Home | About IPJ | Editorial board | Ahead of print | Current Issue | Archives | Instructions | Contact us |   Login 
Industrial Psychiatry Journal
Search Articles   
    
Advanced search   
 
SHORT COMMUNICATION
Year : 2022  |  Volume : 31  |  Issue : 1  |  Page : 168-171

Older adult life in COVID-19 pandemic: Focus on social isolation, loneliness, and minimization of risks


Department of Psychology, University of Allahabad, Prayagraj, Uttar Pradesh, India

Correspondence Address:
Dr. Priyaranjan Maral
Department of Psychology, University of Allahabad, Prayagraj - 211 002, Uttar Pradesh
India
Login to access the Email id

Source of Support: None, Conflict of Interest: None


DOI: 10.4103/ipj.ipj_219_20

Rights and Permissions

At the moment of worldwide lockdown with the outbreak of coronavirus disease 2019 (COVID-19), older adult life bangs up with lots of changes such as stagnation in life, abuses, or violence (e.g., physical, emotional, sexual, and neglect). Older adults are feeling and experiencing more deprivation of social connectedness in a self-isolating environment. When there is a need for solidarity worldwide, COVID-19 is escalating stigmatization and discrimination against older adult populations. For this reason, we are particularly interested/accentuated more on the isolation life and loneliness lifestyles of older adults residing inside the four walls of their houses. In addition, emphasis is also given on different approaches of 4 R's such as reinoculate, remove, restore, and resilience for minimization of impact of COVID-19 among older adults. However, the cultural differences and societal values also played a major role in minimization of mental health challenges and illnesses during lockdown in Western and Eastern societies. The “We-ness” of collectivistic culture of Eastern societies brings more “Wellness” for older adult mental health. On the other hand, the “I-ness” of individualistic culture of Western societies brings only “Illness” for the older adult population. Still, many countries are facing a second or third wave of COVID-19, which are worsening the situation more for the older adult population. With aging and social isolation in pandemic, older adults' well-being can be restored by developing healthy habits, involvement in religious activities, adopting natural healing techniques, and positive thinking toward the life.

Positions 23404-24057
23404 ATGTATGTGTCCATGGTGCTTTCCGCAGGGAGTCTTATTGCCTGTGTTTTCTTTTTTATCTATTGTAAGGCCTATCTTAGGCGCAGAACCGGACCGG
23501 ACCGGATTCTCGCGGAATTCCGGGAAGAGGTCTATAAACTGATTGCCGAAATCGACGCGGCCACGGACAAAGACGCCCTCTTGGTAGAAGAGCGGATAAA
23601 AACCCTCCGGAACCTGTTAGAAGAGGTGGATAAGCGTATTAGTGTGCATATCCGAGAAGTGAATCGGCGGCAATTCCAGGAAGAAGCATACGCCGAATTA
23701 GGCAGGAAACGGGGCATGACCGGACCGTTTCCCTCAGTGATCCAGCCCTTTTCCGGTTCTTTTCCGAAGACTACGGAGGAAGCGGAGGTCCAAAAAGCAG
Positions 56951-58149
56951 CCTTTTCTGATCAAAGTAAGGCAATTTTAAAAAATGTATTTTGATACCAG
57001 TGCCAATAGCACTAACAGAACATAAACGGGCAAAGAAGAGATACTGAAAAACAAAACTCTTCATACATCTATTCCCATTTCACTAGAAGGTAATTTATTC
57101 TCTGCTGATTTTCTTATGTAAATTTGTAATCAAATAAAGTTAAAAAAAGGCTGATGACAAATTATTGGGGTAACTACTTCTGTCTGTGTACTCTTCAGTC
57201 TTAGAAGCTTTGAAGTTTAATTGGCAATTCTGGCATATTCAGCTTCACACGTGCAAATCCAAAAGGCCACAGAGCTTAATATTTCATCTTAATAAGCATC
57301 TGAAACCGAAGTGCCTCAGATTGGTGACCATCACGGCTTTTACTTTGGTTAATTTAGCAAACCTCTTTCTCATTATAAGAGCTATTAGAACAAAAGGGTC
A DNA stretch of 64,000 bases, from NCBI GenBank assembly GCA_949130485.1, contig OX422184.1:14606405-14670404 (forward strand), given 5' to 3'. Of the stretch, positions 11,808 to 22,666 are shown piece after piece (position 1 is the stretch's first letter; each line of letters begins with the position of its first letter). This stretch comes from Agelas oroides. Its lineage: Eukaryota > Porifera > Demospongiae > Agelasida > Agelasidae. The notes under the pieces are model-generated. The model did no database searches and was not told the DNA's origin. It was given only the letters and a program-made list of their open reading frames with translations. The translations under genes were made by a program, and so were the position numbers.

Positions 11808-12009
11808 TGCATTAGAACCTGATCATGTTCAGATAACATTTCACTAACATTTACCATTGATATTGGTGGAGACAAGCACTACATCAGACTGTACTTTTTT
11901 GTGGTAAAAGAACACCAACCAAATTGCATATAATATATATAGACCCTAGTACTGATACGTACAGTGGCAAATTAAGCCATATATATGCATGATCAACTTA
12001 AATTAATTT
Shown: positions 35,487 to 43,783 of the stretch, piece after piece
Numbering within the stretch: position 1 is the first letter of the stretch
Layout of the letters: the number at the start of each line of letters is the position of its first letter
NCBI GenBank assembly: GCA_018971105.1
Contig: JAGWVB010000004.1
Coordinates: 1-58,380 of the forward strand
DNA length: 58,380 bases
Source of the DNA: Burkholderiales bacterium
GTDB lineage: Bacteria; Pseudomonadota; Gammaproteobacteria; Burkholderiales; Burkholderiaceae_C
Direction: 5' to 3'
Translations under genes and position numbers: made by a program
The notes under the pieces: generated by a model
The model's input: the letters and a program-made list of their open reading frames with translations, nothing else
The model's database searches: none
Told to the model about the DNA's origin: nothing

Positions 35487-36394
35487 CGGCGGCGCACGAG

[FULL TEXT] [PDF]*
Print this article     Email this article
 Next article
 Previous article
 Table of Contents

 Similar in PUBMED
 Related articles
 Citation Manager
 Access Statistics
 Reader Comments
 Email Alert *
 Add to My List *
 * Requires registration (Free)
 

 Article Access Statistics
    Viewed656    
    Printed24    
    Emailed0    
    PDF Downloaded31    
    Comments [Add]    

Recommend this journal